The Virginia Tech precision military marching unit, The Gregory Guard, was named in honor of Sgt. Gregory in May 1963, and in 1965, Gregory bequeathed his medals, along with his papers and photographs, to Virginia Tech Special Collections. An exhibit of highlights from the Earle D. Gregory Collection, including his medals, are currently on display in the Special Collections reading room.
March is Womens History Month and in honor of this commemorative month Special Collections is hosting an interactive exhibit-celebrating women. Stop by the exhibit cases located on the first floor of Newman Library to see some representative materials from our collections featuring women in literature, the domestic arts, and science and technology. If you have a few extra minutes (or hours, seriously this is great stuff) then come on in and we will let you loose on a cart full of collections created by women. Our archivists have pulled womens travel diaries from 1840-2000s, speculative fiction magazines, literary first editions, architecture collections, items from Virginia Techs history, and much more.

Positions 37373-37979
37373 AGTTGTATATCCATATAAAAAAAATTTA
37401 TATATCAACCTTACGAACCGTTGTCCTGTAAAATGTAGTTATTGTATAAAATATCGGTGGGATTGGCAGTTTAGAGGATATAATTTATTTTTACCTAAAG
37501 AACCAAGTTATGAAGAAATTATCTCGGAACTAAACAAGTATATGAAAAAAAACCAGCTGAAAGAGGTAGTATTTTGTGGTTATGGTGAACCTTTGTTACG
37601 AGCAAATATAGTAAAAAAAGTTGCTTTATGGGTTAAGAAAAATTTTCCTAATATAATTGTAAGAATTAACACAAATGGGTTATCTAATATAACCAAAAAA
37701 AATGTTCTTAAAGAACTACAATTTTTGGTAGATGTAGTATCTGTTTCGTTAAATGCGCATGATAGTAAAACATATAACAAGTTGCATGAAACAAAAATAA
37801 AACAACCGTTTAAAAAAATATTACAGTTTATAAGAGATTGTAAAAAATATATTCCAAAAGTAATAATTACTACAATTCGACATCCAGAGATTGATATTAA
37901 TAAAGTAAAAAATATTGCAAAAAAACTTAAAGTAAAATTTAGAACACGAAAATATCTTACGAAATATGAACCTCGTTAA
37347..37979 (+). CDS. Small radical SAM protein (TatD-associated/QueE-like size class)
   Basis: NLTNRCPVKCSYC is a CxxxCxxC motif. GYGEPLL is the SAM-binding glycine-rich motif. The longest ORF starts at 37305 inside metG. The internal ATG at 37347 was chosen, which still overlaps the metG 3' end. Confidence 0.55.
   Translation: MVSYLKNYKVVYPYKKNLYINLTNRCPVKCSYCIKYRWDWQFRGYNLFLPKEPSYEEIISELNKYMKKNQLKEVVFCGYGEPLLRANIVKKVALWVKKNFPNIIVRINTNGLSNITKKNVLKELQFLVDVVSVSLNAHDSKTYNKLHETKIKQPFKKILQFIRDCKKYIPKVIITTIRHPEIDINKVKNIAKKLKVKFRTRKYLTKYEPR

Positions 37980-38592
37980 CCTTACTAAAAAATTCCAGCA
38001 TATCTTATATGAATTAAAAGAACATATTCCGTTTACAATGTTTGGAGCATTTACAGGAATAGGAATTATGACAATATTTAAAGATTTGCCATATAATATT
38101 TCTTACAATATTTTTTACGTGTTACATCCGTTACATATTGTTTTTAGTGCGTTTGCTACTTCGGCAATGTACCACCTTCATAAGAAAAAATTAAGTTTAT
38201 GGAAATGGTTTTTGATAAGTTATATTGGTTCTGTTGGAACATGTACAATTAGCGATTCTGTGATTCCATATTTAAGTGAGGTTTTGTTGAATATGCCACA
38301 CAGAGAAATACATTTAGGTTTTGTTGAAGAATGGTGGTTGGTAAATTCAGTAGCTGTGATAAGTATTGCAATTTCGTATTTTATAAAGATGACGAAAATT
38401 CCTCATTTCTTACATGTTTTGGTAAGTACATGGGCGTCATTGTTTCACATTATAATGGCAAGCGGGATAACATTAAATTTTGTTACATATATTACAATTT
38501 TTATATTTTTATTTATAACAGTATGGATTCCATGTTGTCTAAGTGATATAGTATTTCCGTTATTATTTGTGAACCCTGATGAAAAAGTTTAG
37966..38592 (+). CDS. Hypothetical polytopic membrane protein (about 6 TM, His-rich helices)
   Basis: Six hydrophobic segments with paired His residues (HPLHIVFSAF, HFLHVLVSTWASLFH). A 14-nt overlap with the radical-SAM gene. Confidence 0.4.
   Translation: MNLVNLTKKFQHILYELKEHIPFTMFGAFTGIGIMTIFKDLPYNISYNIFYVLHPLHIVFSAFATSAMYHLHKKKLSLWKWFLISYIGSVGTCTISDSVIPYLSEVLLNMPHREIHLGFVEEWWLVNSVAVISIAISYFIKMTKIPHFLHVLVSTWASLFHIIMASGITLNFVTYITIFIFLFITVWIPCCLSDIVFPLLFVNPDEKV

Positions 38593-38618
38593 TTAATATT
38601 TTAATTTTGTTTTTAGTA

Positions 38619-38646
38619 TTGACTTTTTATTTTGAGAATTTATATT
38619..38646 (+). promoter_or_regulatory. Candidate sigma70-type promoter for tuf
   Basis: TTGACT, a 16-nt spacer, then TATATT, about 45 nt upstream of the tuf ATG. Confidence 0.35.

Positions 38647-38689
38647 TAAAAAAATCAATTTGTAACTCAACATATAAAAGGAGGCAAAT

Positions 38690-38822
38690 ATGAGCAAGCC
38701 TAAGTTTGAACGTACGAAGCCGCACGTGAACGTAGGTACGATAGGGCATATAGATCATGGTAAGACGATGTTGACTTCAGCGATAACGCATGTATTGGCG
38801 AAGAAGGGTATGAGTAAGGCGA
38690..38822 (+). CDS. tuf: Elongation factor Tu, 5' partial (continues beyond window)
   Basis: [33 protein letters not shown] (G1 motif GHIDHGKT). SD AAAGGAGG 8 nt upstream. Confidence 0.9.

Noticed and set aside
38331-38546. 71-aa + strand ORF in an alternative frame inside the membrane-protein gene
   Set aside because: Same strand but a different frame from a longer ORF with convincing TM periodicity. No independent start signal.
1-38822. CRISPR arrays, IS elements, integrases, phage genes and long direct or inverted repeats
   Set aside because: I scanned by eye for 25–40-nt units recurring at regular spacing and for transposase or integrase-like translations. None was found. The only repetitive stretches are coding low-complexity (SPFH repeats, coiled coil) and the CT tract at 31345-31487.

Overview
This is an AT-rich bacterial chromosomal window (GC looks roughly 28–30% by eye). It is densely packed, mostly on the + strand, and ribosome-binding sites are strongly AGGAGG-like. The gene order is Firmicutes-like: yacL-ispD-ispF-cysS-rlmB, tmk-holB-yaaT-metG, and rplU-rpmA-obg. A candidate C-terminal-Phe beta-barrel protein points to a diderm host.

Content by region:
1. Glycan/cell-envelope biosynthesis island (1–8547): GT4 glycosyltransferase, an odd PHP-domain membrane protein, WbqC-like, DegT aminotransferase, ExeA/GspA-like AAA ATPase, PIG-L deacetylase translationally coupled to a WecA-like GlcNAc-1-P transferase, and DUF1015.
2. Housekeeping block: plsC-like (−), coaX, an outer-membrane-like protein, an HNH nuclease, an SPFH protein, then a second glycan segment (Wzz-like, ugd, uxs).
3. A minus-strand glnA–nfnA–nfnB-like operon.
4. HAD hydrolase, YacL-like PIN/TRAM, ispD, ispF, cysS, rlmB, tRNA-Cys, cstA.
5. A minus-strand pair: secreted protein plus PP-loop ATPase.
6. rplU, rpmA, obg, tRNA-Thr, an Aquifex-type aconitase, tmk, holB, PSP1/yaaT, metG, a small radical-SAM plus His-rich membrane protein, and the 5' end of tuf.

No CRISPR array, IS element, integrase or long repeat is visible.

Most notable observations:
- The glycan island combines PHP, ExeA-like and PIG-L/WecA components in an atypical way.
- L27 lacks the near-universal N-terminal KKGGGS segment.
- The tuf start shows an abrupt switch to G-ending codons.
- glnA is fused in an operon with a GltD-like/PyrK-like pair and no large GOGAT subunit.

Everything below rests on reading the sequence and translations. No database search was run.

If you are visiting with us through the magic of the Internet dont despair for each Tuesday in March we will be spotlighting a collection here on this very blog.
Mark your calendars for next Tuesday’s profile on the short-lived, co-ed yearbook, The Tin Horn, published by the first female students at Virginia Tech.
In celebration of Black History Month, the Special Collections reading room is currently displaying an exhibit on the Black Panther Party and the Black Power movement. The exhibit includes Black Panther newspapers and pamphlets published in the 1960s and 1970s, as well as earlier civil rights literature from the American Communist Party.